Six months after he started work at the Interior Department, Matthew Allen says he became a marked man.
Hired as communications director for the Bureau of Land Management in the fall of 2016, Allen was praised by then-BLM Director Neil Kornze for being cool under pressure and having a resume that included military service as a combat engineer.
But his fortunes changed after Donald Trump moved into the White House. Political appointees, Allen said, began calling him "Neil's guy" and excluding him from meetings. And then came insinuations, he said, that he was leaking reports to the press about Interior Secretary Ryan Zinke's plans to overhaul national monument designations.
"I was viewed with some skepticism as I might have been someone hired as a plant or mole by the last administration on their way out," Allen said in a recent interview.
Allen, 38, who was demoted last year, is part of a growing number of Interior employees filing complaints with the independent Office of Special Counsel (OSC) alleging retaliation or blowing the whistle on alleged mismanagement, wasteful spending, abuse of authority, and perceived dangers to public health or safety.
In Allen's case, Interior officials cited "performance deficiencies" and accused him of failing to collaborate with others in his office or provide a new media strategy. For his part, Allen says he was outed for blowing the whistle on the agency's unwillingness to answer public inquiries on national monuments.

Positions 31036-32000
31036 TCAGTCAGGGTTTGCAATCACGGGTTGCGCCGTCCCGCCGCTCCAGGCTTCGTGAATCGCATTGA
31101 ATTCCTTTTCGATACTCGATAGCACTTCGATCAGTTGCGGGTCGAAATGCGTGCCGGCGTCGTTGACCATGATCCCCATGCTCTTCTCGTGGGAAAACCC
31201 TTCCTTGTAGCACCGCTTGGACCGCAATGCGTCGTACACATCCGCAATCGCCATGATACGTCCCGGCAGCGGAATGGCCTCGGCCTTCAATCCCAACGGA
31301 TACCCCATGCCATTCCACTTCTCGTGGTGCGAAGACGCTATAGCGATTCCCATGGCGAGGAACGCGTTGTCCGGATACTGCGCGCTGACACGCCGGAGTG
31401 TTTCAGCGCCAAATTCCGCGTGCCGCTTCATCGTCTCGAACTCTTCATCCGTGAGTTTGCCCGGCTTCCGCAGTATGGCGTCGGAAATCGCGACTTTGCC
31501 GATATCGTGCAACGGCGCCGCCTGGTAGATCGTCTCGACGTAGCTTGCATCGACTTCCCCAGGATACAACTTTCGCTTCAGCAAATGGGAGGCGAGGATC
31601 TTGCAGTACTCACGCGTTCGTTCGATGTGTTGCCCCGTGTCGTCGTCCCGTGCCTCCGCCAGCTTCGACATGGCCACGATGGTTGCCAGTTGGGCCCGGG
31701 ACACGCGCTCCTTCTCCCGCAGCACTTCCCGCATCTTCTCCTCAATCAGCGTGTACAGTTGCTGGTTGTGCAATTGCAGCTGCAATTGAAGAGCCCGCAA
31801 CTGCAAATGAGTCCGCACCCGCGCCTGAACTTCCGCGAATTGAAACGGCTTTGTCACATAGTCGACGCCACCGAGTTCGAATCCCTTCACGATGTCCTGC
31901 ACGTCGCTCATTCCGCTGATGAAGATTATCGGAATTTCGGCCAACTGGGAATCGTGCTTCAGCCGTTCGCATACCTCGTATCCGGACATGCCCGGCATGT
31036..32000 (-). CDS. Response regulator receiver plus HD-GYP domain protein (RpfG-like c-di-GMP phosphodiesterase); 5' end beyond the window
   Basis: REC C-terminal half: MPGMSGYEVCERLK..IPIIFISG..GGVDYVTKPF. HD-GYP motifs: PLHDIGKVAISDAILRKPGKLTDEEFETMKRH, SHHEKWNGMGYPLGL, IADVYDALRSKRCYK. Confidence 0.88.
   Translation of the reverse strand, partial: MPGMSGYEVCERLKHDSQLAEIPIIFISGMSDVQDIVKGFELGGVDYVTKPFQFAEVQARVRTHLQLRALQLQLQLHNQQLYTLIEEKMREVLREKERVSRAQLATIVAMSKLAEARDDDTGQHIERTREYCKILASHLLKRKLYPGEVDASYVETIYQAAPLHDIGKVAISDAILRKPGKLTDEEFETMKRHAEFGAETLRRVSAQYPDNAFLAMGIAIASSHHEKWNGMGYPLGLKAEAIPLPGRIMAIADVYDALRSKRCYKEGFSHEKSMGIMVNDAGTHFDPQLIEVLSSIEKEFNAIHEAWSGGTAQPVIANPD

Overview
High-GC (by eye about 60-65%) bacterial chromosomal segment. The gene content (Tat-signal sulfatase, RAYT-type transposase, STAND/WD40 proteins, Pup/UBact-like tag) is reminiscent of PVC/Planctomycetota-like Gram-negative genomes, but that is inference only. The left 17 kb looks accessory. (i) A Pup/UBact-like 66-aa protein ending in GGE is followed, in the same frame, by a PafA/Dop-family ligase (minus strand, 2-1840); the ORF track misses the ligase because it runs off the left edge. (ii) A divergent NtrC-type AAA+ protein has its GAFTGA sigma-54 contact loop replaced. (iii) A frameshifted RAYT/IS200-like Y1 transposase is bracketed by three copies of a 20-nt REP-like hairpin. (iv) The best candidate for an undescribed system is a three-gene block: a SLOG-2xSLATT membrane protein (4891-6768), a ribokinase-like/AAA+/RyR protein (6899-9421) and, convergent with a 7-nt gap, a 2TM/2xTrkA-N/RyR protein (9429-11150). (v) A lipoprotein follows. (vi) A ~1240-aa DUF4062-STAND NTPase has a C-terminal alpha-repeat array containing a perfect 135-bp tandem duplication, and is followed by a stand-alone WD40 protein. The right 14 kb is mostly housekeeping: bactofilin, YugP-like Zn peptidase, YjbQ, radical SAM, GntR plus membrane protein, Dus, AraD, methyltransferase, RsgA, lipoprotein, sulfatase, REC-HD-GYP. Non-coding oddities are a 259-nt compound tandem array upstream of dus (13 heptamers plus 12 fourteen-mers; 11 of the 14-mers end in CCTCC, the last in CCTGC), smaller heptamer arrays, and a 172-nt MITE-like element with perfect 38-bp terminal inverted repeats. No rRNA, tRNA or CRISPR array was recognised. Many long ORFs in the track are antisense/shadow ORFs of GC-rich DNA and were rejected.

Allen filed a complaint with the OSC last fiscal year, one of 65 such retaliation cases the agency received from the Interior, up from 58 the previous year. OSC also saw whistleblower complaints rise, according to data obtained by E&E News. Seventy-two Interior employees lodged whistleblower complaints with OSC in fiscal 2017, up from 29 the previous year.
Interior warned against basing any conclusions on the OSC numbers or Allen's case.
"These numbers are completely without context," deputy press secretary Faith Vander Voort said in an email. "This is a false comparison of different years, administrations, and departments. Any attempt to create conclusions based on these figures would be intellectually dishonest to the American public."
Some ethics watchdogs agree — in part.
Jeff Ruch, executive director of Public Employees for Environmental Responsibility, said the numbers don't reveal whether there's more misconduct at the agency, comparing OSC data to "the blind man and the elephant." To know more about what's fueling complaints at the Interior, he said, would require a deep investigation into where the OSC filings originated and more.
When asked for details, OSC declined to say more about the locations and nature of the complaints it received, saying its internal systems don't allow for easily analyzing data associated with incoming complaints.
But Ruch also pointed to an Interior internal survey last year that found more than a third of surveyed employees reported having been harassed or discriminated against over the past year (Greenwire, Dec. 14, 2017).
That survey, he said, provides "context" for the whistleblower complaints.